Fernando Redondo was a player with personality, conviction, fine technical skill and a predominantly short game. He was a multi-dimensional central midfielder who saved me many words as a coach. His game gave rise to a trend in touch football and he also raised the aesthetics of the game but he was not so much a stylist as a winner.
Do you regret the fact that you never had the opportunity to play in England? And if you could manage any Premier League team right now, which would you choose? From united4ayo on 606
I deeply regret not having played in England. I have always admired Liverpool.
Valdano played for Real Madrid as well as coaching the club
How does it make you feel when commentators refer to your World Cup win in 1986 being down solely to Diego Maradona, ie when it is said '86 was the only Cup to be won by one man? Is there a jealousy amongst the former players or do you think it is justified? From incred_d on 606
Among the favourite vices of sports journalism is the need to individualise success and failure. It is inevitable that has applied to Maradona. You cannot compete with genius. You must embrace it and enjoy it.
Maradona was the great reference point of that team and it is true that the memory enhances his image at that time while reducing that of the collective unit but it was a great team of mature players who could live, on and off the pitch, with the genius of Diego.
Once while being the CD Tenerife manager, you said you were only interested in having in your team good footballing players even if they were not level-headed or a good person. Now a good number of years have elapsed, are you still of the same opinion? From Spanishjag on 606
Intelligent always. Whether you need to have good people is arguable. Football is a primitive game and I always liked my players with raw, unbridled talent, something rebellious, capable of defying the norm but to be around good people is always more pleasant than to be with bad people.
Juan Roman Riquelme has been a key player for Argentina
What do you think is the problem behind Argentina's unsuccessful run in the top competitions like the World Cup or Copa America? Why are they choking in the finals, despite having all the qualities to be the Champions? Is it a psychological problem? From realMir on 606
No. Argentine footballers are always psychologically very competitive. To win a World Cup you must adapt to a number of variables and it is not always possible. There is no single explanation.
What do you think about the current salary top level footballers recieve now compared to the 70s and 80s? From ToonBurger on 606
Players' earnings are related to what they produce and they now produce more than they did in past decades. Capitalist justice.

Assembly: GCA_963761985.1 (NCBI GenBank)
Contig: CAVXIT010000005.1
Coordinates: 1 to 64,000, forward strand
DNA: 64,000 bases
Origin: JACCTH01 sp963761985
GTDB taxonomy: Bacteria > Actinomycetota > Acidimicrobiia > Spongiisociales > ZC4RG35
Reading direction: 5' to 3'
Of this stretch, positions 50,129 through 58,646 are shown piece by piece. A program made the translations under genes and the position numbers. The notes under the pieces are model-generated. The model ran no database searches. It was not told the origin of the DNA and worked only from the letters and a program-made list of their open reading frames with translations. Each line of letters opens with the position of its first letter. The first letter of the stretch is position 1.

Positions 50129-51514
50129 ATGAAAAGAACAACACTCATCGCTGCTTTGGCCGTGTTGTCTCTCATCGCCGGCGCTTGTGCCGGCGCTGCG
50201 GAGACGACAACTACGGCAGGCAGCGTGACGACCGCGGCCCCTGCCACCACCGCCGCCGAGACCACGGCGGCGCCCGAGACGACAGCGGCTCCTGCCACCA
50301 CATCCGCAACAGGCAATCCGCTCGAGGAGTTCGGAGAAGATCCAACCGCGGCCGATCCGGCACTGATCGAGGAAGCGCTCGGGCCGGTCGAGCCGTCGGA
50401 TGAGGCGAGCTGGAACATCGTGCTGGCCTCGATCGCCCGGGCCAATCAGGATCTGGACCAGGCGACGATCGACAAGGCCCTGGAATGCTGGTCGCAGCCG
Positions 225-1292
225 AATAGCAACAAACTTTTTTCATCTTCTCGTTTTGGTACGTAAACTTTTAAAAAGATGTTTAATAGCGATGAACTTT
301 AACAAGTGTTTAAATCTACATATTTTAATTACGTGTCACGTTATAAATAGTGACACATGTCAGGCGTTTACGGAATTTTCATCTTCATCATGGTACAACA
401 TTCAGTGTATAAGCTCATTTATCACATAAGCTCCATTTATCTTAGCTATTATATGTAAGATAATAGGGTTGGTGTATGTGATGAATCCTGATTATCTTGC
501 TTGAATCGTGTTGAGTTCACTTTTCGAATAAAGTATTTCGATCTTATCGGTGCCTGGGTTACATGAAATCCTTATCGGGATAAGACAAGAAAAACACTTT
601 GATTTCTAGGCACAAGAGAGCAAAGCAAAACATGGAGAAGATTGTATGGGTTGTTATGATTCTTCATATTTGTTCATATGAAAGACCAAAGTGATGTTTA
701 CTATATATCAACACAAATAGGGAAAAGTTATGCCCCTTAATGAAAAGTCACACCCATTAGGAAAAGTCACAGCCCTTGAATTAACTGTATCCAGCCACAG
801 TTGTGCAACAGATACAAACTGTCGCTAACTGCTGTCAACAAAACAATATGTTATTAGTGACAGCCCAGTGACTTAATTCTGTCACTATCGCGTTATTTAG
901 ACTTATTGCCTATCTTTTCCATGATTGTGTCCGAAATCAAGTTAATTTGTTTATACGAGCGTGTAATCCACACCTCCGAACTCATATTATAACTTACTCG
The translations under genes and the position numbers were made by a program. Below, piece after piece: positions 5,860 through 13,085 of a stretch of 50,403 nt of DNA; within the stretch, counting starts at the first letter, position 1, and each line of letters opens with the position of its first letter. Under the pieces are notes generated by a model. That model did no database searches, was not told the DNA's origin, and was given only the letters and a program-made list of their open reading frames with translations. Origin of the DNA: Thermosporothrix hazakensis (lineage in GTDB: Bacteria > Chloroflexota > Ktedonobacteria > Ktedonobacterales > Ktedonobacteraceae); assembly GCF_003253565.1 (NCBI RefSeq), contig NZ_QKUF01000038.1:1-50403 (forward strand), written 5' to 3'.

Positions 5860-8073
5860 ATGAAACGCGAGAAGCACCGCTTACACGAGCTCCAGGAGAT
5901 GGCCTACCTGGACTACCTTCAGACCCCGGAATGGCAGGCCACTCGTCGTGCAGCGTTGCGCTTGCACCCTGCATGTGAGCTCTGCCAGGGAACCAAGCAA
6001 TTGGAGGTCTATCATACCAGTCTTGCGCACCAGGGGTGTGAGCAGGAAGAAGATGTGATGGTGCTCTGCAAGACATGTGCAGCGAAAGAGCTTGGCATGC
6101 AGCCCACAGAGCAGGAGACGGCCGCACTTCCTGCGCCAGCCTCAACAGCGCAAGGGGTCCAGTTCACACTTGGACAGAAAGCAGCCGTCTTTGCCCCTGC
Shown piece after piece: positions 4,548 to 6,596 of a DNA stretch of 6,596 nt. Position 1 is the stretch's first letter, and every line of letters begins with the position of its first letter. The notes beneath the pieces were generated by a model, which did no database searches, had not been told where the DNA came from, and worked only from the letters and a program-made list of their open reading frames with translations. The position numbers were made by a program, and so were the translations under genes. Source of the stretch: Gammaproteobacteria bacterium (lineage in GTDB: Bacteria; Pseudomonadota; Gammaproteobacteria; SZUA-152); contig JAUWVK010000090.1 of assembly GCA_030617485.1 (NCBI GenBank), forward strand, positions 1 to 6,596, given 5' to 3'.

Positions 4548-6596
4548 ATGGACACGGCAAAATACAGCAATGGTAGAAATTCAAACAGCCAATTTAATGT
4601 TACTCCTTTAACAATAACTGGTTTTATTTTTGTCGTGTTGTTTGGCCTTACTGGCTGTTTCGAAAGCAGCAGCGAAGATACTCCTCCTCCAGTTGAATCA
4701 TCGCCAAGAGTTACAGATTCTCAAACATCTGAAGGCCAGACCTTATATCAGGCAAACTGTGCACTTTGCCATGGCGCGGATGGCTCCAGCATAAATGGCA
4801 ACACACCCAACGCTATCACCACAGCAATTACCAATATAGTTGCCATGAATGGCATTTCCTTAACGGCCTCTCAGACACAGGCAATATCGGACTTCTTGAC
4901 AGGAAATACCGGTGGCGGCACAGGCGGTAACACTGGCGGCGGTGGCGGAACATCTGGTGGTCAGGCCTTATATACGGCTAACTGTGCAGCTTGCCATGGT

I've read some of your writing about football and it seems to capture the artistic side of the game brilliantly. I was wondering if you were able to appreciate the aesthetic side of the game while you were playing and managing (such as Maradona's second goal against England) or if you had to be removed from it to write about it? From leenash_1981 on 606
I do not concentrate my vision on the aesthetic aspect. It's simply that I never discount it and it seems to me an important part of the game. The 'hand of God' does not commit an outrage against aesthetics but against sporting morals. From that point of view you cannot defend it.
You clearly have a low opinion of how football is played in the UK, even with foreign players. What is the solution to this death of football? From jarijari on 606
I like Arsenal's style of play and sometimes Manchester United's. There seem to be extraordinary players in England who I watch with great admiration. I have also spoken well of English football but it seems that more attention is paid to the controversial opinions rather than the favourable comments.
What's to change? Every day players are more controlled and control kills life but, rest assured, the problem is not confined to England.
Vicente del Bosque is coach of the Spanish national team
Real Madrid have not won the Champions League since the release of Vicente Del Bosque, who in my opinion was perhaps the most or one of the most sucessful coaches at RM. Since his release RM have underperformed at CL level, not withstanding the fact that they have spent millions on recruiting players. Do you think in restrospect this was a poor decision? From pinkyhasthebrain on 606
I think Vicente del Bosque is a great coach but if Real Madrid have not won the Champions League since it is more because of the make-up of the squad than a problem with the direction.
Do you think you would be a better player if you were coming through now, what with the changes to rules, balls, boots etc? From slightly_you_know on 606
Science brings progress but it has its limits on the world of sport as much as art. I would be the same player. Nothing more, nothing less.